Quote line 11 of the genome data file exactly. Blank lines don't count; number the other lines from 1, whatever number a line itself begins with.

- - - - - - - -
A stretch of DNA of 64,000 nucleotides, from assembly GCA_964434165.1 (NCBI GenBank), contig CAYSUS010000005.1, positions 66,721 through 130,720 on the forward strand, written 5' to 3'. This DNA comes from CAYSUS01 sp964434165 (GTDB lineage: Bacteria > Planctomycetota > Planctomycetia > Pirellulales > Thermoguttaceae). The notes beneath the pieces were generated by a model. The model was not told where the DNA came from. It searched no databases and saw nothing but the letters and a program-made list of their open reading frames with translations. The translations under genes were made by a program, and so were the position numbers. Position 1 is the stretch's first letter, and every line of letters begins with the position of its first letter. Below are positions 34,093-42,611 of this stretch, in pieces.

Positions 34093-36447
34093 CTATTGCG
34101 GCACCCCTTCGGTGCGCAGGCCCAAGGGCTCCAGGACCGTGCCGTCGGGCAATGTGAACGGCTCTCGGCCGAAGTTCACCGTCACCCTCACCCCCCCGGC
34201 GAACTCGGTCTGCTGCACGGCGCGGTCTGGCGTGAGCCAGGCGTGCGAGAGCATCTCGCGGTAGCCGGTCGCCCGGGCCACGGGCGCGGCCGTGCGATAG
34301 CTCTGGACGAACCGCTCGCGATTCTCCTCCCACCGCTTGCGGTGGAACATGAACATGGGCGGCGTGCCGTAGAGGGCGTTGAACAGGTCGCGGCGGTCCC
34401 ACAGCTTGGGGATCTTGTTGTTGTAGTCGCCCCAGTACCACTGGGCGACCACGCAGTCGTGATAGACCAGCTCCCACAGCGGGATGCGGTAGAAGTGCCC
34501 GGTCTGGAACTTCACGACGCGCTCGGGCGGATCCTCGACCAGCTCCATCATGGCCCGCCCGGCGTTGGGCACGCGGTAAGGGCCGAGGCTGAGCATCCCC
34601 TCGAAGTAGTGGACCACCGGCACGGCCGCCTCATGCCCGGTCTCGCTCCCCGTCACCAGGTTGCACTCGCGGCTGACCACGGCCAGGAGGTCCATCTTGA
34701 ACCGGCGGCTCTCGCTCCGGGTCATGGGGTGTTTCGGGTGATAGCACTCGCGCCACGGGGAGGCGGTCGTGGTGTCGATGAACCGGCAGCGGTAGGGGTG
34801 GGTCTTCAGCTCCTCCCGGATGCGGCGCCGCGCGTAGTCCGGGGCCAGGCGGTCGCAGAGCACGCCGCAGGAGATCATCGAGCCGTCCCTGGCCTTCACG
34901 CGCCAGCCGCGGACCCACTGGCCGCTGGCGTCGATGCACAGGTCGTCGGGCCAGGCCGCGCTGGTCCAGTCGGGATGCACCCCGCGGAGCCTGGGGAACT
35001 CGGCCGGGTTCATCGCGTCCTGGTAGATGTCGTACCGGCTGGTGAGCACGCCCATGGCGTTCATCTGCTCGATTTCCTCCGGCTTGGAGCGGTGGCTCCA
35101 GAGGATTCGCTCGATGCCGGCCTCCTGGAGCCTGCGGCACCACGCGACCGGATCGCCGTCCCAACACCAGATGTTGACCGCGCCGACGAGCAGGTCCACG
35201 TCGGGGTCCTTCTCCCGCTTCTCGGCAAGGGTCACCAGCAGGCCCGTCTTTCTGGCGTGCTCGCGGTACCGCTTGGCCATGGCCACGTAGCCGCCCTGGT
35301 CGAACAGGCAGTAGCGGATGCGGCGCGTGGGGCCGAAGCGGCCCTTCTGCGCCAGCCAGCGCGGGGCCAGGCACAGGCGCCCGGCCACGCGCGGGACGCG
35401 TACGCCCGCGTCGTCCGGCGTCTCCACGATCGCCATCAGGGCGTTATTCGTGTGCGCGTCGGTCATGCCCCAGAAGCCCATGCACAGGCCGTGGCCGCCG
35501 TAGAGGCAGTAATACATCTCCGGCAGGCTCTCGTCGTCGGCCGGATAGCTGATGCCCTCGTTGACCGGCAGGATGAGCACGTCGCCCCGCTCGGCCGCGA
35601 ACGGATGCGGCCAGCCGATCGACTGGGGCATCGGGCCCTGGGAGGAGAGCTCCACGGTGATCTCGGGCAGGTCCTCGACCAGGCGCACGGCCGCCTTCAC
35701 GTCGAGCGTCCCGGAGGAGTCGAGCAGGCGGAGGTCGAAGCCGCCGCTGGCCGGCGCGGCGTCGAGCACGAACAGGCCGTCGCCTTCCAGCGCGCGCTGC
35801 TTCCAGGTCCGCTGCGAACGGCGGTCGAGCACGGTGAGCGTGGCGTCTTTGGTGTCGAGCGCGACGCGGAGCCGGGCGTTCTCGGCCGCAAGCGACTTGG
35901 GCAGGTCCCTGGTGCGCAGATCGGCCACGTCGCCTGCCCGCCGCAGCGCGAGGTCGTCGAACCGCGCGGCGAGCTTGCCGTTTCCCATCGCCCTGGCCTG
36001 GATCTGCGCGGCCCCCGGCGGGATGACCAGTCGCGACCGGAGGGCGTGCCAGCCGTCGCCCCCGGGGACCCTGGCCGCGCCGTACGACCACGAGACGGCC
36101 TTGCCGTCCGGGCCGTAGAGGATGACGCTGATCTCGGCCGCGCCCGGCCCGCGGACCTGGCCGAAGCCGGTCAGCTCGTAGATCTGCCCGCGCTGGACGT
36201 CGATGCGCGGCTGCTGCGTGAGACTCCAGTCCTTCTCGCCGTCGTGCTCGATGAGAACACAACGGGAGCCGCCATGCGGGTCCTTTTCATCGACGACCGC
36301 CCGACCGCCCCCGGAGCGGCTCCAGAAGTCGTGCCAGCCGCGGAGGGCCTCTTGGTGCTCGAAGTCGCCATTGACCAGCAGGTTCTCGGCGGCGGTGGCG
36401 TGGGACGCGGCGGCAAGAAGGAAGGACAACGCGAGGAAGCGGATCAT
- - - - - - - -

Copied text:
34801 GGTCTTCAGCTCCTCCCGGATGCGGCGCCGCGCGTAGTCCGGGGCCAGGCGGTCGCAGAGCACGCCGCAGGAGATCATCGAGCCGTCCCTGGCCTTCACG